South African and Turkish rate decision in the spotlight
Contrary to the Turkish rate decision, the South African Monetary Policy Committee (MPC) rate decision should not bring any changes in interest rate setting next week. Following the somewhat surprising rate cut in July, it is widely expected that the South African central bank will stay on hold at next week’s MPC meeting, maintaining the key policy rate at 5.0%.
Not only because the central bank cut last time and it is unlikely that the SARB would cut twice in a row - not at this moment, but things have changed quite a bit since July. Not that the economy has begun to do better (rather the opposite), but political uncertainty on the back of the escalating labour unrest has increased, making the economy even more vulnerable. This week, in particular, labour unrest in the mining sector became more acute, resulting in production stoppages in the biggest mines in South Africa. This unpleasant development in combination with the unexpected widening of the current account deficit in the second quarter, which was revealed this week, put the South African rand under immediate selling pressure.
Hence under these circumstances we find it unlikely that the South African central bank would cut interest rates next week, risking an even larger sell-off in the rand. Furthermore, the probability of a rate cut in November looks less likely at this moment as well. Looking further into the future, if the economy shows signs of a deeper slowdown, we would not rule out further easing.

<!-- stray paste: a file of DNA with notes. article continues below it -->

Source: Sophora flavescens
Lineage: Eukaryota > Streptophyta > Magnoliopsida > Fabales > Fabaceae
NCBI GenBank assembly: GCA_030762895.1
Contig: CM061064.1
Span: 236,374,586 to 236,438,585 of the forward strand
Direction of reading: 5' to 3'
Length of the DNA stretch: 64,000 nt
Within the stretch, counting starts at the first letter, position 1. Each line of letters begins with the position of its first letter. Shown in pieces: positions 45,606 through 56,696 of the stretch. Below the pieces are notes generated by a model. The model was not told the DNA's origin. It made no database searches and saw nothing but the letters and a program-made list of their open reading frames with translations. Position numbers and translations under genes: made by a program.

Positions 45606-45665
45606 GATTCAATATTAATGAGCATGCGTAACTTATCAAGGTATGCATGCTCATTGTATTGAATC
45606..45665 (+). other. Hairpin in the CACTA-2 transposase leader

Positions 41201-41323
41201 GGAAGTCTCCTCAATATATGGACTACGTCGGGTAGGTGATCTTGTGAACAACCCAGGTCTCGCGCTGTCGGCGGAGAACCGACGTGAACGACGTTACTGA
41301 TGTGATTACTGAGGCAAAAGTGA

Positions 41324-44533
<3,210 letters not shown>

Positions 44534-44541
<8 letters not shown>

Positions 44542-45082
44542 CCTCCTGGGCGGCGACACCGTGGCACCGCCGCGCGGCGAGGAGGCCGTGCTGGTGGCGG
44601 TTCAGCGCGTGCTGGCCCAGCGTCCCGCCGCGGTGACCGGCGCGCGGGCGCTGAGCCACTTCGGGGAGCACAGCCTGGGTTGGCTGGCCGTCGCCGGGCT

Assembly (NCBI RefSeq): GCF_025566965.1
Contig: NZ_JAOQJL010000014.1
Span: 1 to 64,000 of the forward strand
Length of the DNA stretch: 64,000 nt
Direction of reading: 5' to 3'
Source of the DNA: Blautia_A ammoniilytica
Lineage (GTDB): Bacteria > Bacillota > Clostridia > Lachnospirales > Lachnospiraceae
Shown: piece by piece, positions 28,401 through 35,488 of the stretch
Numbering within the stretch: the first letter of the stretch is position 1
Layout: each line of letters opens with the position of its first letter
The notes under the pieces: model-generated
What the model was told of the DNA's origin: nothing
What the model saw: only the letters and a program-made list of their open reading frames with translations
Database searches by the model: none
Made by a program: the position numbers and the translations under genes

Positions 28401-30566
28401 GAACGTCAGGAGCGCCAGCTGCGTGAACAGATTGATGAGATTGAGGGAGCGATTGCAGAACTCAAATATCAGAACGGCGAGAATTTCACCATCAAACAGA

Turkey’s central bank (TCMB) may finally cut its policy rate as exporters are complaining about the strong lira and major emerging economies have been easing their monetary policies amid global slowdown. Core inflation is heading south, thus we expect the TCMB to deliver at least a 50bp rate cut on 18 September as economic growth is slowing down. A rate cut by the TCMB would weaken TRY but brighter eurozone prospects would support the lira.
Bank Rossii surprisingly hikes its policy rates on fears of rising inflation
Russia’s central bank unexpectedly increased its main policy rates by 25bp as inflation has started to accelerate since July on raised tariffs and weaker crops. The new refi rate is at 8.25% now, back at the November 2011. The overnight repo rate rose to 5.50% and the depo rate to 4.25%. Despite slowing economic growth, Bank Rossii’s main target has become inflation. CPI climbed to 5.9% y/y in August after recording a post-Soviet low of 3.6% y/y in the spring. Bank Rossii’s target remains 5-6%. Although low inflation is important politically, high rates have been hurting Russian corporations and their willingness to expand investments. Following the decision, the rouble advanced more than 0.6% against the basket versus opening levels.